Global Warming: “the greatest challenge to ever face the human race” (Part I)

October, 2014

Scientists … project a rise in sea water levels and the loss of coastlines around the world. Small island chains … might entirely disappear under the ocean. Snow atop many of the world’s great mountain ranges is melting … More than one-sixth of the human race lives in mountain valleys and relies on the snow for irrigation, sanitation, and drinking water. Relocating nearly a billion people in less than forty years seems unfathomable.

-from The Third Industrial Revolution by Jeremy Rifkin

A few weeks ago I watched Jon Shenk’s documentary The Island President, a powerful film about former president Mohamed Nasheed’s fight to save his country from rising sea levels. For me, this film was a reminder of an issue that has – largely – faded into the background of our global consciousness (at least where mainstream media is concerned). And while we are growing less interested, climate change remains a threat. Though it may seem somewhat dramatic, I believe Jeremy Rifkin is correct when he writes that global warming is “the greatest challenge to ever face the human race.”[i] If anything is deserving of dramatic language, it is climate change.

For a couple of weeks I have been attempting to understand this challenge. This post (part one of two) is an effort to clarify a number of things: what global warming is, what it means for our planet, and why there is still resistance to the idea of human-caused climate change. (I apologise if this week’s post seems obvious or repetitive, however I believe there is value in getting the facts straight.) In my next post I will investigate how we should be responding to climate change as well as how we are actually responding (our actual response turns out to be a little more hopeful than I had originally thought it would be).

It should be noted that in both this post and the one to follow I have relied on three major sources for information. The first is Jeremy Rifkin’s book The Third Industrial Revolution. Second, the UN’s summary of the IPCC’s (Intergovernmental Panel on Climate Change) Fifth Assessment report. And finally Alex Magnin’s series of sustainability videos available on YouTube (wonderfully clear and beautifully drawn).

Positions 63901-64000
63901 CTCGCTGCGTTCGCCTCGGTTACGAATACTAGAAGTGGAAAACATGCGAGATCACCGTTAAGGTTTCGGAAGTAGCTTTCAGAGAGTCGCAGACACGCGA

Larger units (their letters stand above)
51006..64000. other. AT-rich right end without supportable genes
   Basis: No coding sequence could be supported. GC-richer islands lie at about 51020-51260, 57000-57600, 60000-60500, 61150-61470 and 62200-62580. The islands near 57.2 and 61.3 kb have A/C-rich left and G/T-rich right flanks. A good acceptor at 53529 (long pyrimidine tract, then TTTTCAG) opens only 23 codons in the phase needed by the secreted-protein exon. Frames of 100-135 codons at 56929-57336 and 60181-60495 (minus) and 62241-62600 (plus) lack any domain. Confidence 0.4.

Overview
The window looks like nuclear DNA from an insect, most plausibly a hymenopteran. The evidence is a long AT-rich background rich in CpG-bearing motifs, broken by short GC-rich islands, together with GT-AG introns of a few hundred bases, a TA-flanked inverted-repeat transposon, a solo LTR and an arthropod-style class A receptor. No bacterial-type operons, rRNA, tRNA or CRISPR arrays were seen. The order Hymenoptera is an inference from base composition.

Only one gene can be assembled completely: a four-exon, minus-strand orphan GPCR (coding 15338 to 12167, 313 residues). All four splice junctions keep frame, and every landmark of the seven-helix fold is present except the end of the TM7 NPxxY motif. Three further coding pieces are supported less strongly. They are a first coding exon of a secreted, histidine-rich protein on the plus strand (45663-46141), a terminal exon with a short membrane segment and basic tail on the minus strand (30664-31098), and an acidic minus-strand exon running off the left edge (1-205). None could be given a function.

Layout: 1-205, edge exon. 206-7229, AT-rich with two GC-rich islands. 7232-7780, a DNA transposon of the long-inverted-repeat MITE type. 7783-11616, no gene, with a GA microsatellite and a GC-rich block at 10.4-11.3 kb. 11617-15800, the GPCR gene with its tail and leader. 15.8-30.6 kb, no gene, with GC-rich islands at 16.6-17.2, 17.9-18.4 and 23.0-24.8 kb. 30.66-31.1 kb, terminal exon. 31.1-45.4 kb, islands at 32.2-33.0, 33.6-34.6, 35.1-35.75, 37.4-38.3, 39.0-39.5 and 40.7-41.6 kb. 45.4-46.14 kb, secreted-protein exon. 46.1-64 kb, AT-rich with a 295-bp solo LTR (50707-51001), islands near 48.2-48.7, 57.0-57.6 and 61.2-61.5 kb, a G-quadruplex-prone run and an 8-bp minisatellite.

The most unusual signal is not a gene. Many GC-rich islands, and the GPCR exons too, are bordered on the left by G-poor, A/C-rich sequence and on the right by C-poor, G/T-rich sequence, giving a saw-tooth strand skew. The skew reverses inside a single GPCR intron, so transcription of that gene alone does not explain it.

What is global warming (climate change)?

To understand global warming we first have to understand that Earth experiences regular and natural climate cycles. We know that over the last 400,000 years, for example, there have been four major climate cycles, all with similar ups and downs.[ii] These repetitive variations in climate are sustainable: that is, they occur as part of a delicate balance of rhythms that make our planet conducive to life.[iii] One of the reasons Earth is able to support life is the presence of gasses (such as carbon dioxide and methane) in its atmosphere that trap heat and warm the planet.[iv] For hundreds of thousands of years these gasses have existed in our atmosphere in sustainable quantities, resulting in a climate that shifts back and forth slightly but remains supportive of life. Carbon dioxide, methane and other greenhouse gasses are, in fact, largely responsible for our existence.

The second thing we have to understand is that the safe level of greenhouse gasses in the atmosphere has increased dramatically since about 1960.[v] Warming since then cannot be explained by the Earth’s natural cycles – the (at least) 400,000 year old pattern has changed, and is no longer sustainable.[vi] The cause of this unnaturally large amount of greenhouse gas and the subsequent rise in the Earth’s temperature is – according to a majority of scientists – us. More specifically our recent enthusiasm (since the Industrial Revolution) for burning fossil fuels that release huge amounts of carbon dioxide into the atmosphere.[vii] The IPCC, in its Fifth Assessment of global warming which will be finalised this month, states that “the human influence on the climate system is clear.”[viii] Less clear is exactly is exactly how devastating the effects of this influence will be.